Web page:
4. Oh dear! I hope you recover as quickly as possible. I have no useful advice myself. I can just commiserate — I’ve been incredibly grouchy all week due to shoulder/neck pain. I did finally get to the doctor this a.m. and she prescribed a muscle relaxant. So far it’s not helping. I’d prefer opiates.

    Does it make you feel better mentally to know I’m looking forward to reading your story in Space Grunts, which should arrive in a day or two?

    1. Author

      Yes, it makes me feel better.

      Oddly, so does coffee. I mean, physically better, not just mentally.

      1. Assuming your coffee has caffeine, that doesn’t surprise me — it’s a pain reliever. Excedrin works (for me) so much better than anything else because it has aspirin, acetominiphin, and caffeine. In fact, I think one Excedrin has about the same amount of caffeine as a cup of coffee.

        And since I don’t drink coffee, the first time I took two Excedrin — at Clarion West, oddly enough — I was bouncing off the walls until about 4 a.m. But it did get rid of my headache!

  5. Author

    Yes, I’m definitely hoping for that. I am now super extra sympathetic for your pain.

  6. What a pain in the ass! (Okay, someone had to say it.)

    Soft tissue damage is awful and is a long time healing. My foot sympathizes with your butt and suggests making good friends with a lot of ice and anti-inflammatories.

    1. Author

      >>What a pain in the ass! (Okay, someone had to say it.)

      I know! I’m just surprised it wasn’t .

      Although, your foot sympathizing with my butt sounds suspiciously like you’re planning to kick me in the ass…

      1. I know, it does! Or, that I *did* kick you in the butt and you’re now suffering the result. So, can I blame your butt for my sore foot?

  7. If you decide to try to visit a chiropractor or massage therapist, I have amazing ones that I love.

    And I’m so, so sorry. I am currently fighting hives I acquired as an allergic reaction to a prescription antibiotic. (Of course I’m the .01% of the population with this reaction.) Hives and Pain make me equally snippy and unable to be nice. I hope you feel better soon and more quickly than you hoped.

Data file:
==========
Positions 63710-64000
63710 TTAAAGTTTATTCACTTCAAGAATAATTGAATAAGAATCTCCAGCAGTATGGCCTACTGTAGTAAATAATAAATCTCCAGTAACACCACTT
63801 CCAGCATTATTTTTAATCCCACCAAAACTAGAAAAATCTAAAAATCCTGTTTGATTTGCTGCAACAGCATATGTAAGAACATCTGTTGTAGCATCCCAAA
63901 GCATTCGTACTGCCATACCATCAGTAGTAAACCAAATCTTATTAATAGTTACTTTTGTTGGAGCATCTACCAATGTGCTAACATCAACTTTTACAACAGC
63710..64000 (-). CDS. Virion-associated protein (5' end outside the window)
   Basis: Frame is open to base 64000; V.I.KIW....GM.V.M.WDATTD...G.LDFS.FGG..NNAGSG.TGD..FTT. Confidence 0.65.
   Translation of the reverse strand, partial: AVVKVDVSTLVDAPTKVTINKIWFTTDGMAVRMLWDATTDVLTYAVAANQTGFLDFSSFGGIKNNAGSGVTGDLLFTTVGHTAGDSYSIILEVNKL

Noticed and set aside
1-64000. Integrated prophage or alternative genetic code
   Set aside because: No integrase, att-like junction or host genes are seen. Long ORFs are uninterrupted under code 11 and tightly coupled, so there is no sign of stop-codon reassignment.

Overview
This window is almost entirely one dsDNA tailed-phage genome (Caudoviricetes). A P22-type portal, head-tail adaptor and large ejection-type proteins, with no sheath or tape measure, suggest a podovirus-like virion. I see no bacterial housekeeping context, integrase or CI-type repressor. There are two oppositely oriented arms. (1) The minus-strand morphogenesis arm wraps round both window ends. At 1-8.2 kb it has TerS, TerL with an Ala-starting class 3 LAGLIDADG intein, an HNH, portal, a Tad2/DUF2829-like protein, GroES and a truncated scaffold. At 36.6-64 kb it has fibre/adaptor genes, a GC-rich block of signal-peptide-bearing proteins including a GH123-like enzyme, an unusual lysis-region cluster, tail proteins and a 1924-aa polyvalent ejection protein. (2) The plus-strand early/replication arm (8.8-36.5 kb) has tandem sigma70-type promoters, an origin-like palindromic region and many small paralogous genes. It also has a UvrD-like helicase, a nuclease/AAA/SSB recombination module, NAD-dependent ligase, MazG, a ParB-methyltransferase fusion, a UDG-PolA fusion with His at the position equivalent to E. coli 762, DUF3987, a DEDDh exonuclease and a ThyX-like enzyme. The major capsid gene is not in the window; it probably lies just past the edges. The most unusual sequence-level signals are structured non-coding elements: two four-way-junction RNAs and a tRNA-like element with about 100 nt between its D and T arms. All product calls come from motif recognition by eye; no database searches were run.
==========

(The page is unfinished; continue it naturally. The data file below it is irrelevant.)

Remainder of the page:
1. Author

      Ew, hives are horrid. Sometimes itchy is worse than painful, in its own special way.

      I hope so too!

      It’s funny — this is the fourth day in a row I’ve spent most of it standing up. The key injury often feels good enough while this is happening that when the other muscles in my back or legs start to get tired from the standing, I think “Oh, I’ll just sit down and rest for a moment” and then suddenly I’m reminded of why I was standing in the first place…

      1. That’s why I use painkillers when I need to – usually not for the actual pain, but because my other muscles start being strained when they try to adjust for my injury. When I pulled one of my shoulder muscles, everything around it hurt a lot longer than it took to heal the original injury, just being pulled in unexpected ways by my coping mechanisms.

        The itching is bad, but at least I figured out why. When I woke up this morning, I just thought I’d been attacked by bugs in the night. Yeah, not so much. Cue panic attack, research, resolution, relief. Most of my hives on are my hands, and that’s something I use every minute, and take for granted much of the time. Not anymore!

        My massage therapist charges $65 an hour. And that’s as pushy as I’m going to be about that, except to say that massage has helped me immeasurably with back and other injuries.

  8. How’s it going on this front? I have what is apparently torn cartilage in my hip, and can definitely empathize. The positions I can find that don’t cause pain are both few and decidedly funny looking, which has caused some amusement at work. :p

    1. Author

      I’m recovering, I think. My movement seems way less restricted and I have fewer moments of “OH MY GOD!” pain.

      I am thinking about keeping my desk at standing height for the long haul, though. Maybe get a tall chair.

Comments are closed.